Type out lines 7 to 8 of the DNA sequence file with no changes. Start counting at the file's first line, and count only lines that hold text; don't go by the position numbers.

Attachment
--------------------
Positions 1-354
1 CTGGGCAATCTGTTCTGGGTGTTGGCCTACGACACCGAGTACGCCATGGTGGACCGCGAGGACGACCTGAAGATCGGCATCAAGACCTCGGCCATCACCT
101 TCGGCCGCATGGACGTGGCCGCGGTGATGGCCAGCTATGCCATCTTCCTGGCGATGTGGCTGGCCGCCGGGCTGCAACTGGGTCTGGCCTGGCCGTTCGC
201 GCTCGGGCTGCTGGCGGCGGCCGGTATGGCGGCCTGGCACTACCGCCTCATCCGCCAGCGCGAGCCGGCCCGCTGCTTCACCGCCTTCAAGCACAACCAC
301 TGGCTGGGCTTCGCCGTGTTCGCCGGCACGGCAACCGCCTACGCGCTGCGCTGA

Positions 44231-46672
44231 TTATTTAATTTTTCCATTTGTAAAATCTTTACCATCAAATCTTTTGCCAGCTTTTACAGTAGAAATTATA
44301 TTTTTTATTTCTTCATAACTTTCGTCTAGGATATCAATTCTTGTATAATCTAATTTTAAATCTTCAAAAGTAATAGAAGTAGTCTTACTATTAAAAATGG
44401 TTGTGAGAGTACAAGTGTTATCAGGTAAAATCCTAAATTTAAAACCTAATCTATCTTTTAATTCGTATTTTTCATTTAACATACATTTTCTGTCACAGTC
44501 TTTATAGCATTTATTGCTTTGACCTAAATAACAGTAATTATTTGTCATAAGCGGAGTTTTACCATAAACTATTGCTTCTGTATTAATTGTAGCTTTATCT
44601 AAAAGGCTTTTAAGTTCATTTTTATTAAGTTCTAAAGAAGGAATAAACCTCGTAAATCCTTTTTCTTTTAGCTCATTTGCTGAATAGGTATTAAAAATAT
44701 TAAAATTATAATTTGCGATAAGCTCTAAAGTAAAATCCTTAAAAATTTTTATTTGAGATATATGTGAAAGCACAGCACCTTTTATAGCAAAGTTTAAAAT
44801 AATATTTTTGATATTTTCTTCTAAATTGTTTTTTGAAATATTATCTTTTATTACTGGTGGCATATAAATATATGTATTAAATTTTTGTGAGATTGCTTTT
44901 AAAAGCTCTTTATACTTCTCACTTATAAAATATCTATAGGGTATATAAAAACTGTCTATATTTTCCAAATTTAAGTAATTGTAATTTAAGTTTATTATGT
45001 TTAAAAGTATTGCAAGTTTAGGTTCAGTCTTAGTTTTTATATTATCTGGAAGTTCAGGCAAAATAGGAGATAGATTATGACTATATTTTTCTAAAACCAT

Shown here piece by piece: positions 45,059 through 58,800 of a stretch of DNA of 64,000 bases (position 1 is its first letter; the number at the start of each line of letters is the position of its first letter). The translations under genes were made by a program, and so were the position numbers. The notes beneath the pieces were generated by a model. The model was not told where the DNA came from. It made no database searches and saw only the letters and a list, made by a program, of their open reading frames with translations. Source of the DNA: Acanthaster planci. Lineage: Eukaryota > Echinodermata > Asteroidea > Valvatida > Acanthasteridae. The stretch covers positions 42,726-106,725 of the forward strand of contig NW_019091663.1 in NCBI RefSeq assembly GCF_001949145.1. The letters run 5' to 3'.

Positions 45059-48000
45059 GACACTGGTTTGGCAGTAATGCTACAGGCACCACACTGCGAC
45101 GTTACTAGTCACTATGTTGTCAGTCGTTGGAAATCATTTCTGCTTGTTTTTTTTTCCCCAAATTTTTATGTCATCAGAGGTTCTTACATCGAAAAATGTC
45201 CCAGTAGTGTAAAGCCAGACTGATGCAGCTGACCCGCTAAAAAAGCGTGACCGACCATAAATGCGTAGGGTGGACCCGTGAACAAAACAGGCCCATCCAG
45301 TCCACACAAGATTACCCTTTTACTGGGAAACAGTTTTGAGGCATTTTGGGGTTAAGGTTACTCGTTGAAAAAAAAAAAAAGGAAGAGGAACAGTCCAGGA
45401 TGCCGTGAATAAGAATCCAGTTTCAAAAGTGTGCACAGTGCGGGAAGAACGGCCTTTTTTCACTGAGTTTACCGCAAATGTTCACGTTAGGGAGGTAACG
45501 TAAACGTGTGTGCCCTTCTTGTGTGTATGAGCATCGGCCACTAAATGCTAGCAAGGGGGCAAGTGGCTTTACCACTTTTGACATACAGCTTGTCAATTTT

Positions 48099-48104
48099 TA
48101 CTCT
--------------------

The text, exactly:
44231 TTATTTAATTTTTCCATTTGTAAAATCTTTACCATCAAATCTTTTGCCAGCTTTTACAGTAGAAATTATA
44301 TTTTTTATTTCTTCATAACTTTCGTCTAGGATATCAATTCTTGTATAATCTAATTTTAAATCTTCAAAAGTAATAGAAGTAGTCTTACTATTAAAAATGG